One of Brisbane’s most iconic buildings is set for a new lease on life, with West End’s historic Tristram’s soft drink factory to undergo a refurbishment and add to the local area’s burgeoning retail and dining options.
The Soda Factory development will pay homage to the building’s nearly 100-year history and original use as a soda making and bottling facility for iconic Queensland soft drink brand Tristram’s.
Located on the corner of Boundary and Mollison Streets, the building currently operates as The Markets at West End but following completion of a upgrade to the main Coles tenancy the remainder of the centre will undergo a complete refurbishment and modernisation.
The property was acquired by SCA Property Group in 2014 for $32 million from a private investor. The property last underwent a major redevelopment in 2001 when it was owned by Heritage Pacific.
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On completion in late 2021, Soda Factory will include 22 speciality stores, a Coles neighbourhood centre and 220 car park spaces.
A complete revitalisation of the building, including major upgrades to the mall and outdoor dining spaces celebrates the industrial heritage through materials and detailing to create a relaxed, timeless palette with an urban edge.
The refurbishment will include a new internal mall area, new travellators and lift, upgraded amenities, activated street frontage and redeveloped car park. The building’s heritage elements will be retained with a particular focus on restoring and rejuvenating the building’s main façade.
SCA Chief Executive Anthony Mellowes said the redevelopment of Soda Factory would preserve its historic value while creating a vibrant new shopping and dining precinct for the local community.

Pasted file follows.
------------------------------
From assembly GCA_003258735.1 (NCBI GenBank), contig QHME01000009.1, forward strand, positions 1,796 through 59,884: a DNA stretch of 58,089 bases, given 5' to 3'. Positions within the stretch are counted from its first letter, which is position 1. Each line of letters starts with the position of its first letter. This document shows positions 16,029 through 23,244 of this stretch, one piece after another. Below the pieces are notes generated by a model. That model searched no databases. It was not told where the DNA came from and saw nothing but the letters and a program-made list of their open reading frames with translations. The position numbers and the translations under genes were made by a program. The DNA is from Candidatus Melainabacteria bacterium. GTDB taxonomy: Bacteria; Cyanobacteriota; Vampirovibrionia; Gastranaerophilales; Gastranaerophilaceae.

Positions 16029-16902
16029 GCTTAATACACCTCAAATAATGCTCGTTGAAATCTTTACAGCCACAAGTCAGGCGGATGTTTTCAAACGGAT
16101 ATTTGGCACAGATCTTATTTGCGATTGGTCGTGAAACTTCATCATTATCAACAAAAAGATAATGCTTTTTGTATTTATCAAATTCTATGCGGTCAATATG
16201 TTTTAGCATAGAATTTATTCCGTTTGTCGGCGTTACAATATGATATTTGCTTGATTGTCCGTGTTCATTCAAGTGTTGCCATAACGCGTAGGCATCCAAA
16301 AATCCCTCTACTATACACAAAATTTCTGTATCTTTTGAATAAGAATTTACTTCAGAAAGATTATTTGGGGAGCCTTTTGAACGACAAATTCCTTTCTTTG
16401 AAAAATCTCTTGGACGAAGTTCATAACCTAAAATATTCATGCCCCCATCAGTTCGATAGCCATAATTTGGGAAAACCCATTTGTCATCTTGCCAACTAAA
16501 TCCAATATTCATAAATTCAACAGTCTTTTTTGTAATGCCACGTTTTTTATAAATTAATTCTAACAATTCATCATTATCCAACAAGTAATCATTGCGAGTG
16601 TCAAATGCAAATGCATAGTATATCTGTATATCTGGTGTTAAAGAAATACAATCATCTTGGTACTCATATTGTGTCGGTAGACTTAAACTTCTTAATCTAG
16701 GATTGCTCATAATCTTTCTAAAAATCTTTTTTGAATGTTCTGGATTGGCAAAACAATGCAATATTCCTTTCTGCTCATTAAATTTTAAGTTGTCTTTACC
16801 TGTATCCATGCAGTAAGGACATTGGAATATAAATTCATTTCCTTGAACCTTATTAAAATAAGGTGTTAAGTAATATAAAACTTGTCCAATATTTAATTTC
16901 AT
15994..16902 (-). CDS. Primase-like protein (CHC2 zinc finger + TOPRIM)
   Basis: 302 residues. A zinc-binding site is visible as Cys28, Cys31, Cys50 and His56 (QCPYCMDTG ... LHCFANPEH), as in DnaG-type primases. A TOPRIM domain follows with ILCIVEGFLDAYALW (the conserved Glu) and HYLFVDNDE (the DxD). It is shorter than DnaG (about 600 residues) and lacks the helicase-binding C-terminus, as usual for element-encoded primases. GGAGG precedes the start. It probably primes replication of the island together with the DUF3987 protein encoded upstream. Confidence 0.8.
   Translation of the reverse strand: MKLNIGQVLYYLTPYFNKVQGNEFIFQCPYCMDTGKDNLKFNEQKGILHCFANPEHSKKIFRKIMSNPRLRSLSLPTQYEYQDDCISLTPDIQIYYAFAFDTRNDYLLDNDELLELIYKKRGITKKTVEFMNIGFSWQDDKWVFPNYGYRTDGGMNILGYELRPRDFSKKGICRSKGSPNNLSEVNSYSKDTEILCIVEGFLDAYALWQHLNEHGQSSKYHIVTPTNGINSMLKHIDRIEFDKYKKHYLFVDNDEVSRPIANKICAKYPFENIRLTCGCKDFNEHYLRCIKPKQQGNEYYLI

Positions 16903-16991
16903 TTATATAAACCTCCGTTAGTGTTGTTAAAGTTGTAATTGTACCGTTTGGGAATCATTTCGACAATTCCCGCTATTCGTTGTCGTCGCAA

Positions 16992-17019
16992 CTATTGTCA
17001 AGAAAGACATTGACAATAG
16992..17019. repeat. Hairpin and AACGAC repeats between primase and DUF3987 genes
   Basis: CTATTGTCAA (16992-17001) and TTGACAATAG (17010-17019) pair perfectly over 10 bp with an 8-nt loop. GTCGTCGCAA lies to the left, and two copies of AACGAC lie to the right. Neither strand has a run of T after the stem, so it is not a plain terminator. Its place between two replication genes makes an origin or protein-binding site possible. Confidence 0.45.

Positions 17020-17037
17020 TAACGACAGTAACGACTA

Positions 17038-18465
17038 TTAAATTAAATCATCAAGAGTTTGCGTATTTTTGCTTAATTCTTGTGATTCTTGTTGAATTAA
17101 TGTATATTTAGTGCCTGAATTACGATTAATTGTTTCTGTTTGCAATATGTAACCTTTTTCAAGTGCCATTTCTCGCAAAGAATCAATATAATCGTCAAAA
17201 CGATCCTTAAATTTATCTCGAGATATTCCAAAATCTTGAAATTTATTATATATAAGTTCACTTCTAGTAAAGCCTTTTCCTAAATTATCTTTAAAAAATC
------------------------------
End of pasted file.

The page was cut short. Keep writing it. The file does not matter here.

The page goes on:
“The Soda Factory is instantly recognisable to most people in Brisbane and it is important that it continues to be a West End landmark for generations to come,” he said.
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“Our team, together with our consultants, have worked tirelessly to develop a solution that we think the community will love and shoppers will embrace.”
In March, the same journal announced that the well-known builder Walter Taylor (who the Walter Taylor Bridge over the Brisbane River at Indooroopilly is named after) secured the contract for this work. The cost of the new brick building with concrete floors was estimated at $45,000.
Upon its original completion, it was regarded as exemplary — demonstrating new attitudes towards industrial architecture and the growing trend towards landscaping buildings.
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The building remained in use by Tristrams until 1979 before it was sold and converted into markets.
While the Tristram’s soft drink brand was discontinued after it was sold to Cadbury Schweppes in the 1970s, the Tristram family still operates a successful food manufacturing business called Trisco Foods with facilities at Carole Park and in Colorado Springs in the United States.
Trisco Foods Chairman Ian Tristram, who’s grandfather Eric Tristram commissioned the original factory, said the family was thrilled SCA would be preserving the building’s links to its original use.
“The family has watched the building change and grow over the last 50 years and we are honoured SCA has chosen the name Soda Factory to reflect its history,” he said.
“It is a testament to the original designers and builders that it still retains its charm and functionality nearly 100 years after being built. We look forward to seeing the finished product.”